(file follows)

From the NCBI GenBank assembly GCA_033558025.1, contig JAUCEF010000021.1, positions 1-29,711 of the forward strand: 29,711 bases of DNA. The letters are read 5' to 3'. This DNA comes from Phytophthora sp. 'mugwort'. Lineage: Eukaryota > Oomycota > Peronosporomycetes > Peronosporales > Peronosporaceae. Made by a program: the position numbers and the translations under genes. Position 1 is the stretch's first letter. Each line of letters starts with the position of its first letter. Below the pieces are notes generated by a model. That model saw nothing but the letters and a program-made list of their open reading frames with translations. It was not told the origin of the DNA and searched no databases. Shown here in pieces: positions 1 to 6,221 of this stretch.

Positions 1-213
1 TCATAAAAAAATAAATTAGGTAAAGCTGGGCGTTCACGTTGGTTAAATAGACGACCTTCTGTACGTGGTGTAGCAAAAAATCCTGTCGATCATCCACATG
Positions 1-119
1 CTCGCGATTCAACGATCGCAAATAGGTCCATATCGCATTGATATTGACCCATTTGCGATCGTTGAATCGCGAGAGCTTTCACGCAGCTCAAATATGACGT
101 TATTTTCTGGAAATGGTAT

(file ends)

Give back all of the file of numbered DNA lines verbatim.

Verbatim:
From the NCBI GenBank assembly GCA_033558025.1, contig JAUCEF010000021.1, positions 1-29,711 of the forward strand: 29,711 bases of DNA. The letters are read 5' to 3'. This DNA comes from Phytophthora sp. 'mugwort'. Lineage: Eukaryota > Oomycota > Peronosporomycetes > Peronosporales > Peronosporaceae. Made by a program: the position numbers and the translations under genes. Position 1 is the stretch's first letter. Each line of letters starts with the position of its first letter. Below the pieces are notes generated by a model. That model saw nothing but the letters and a program-made list of their open reading frames with translations. It was not told the origin of the DNA and searched no databases. Shown here in pieces: positions 1 to 6,221 of this stretch.

Positions 1-213
1 TCATAAAAAAATAAATTAGGTAAAGCTGGGCGTTCACGTTGGTTAAATAGACGACCTTCTGTACGTGGTGTAGCAAAAAATCCTGTCGATCATCCACATG
Positions 1-119
1 CTCGCGATTCAACGATCGCAAATAGGTCCATATCGCATTGATATTGACCCATTTGCGATCGTTGAATCGCGAGAGCTTTCACGCAGCTCAAATATGACGT
101 TATTTTCTGGAAATGGTAT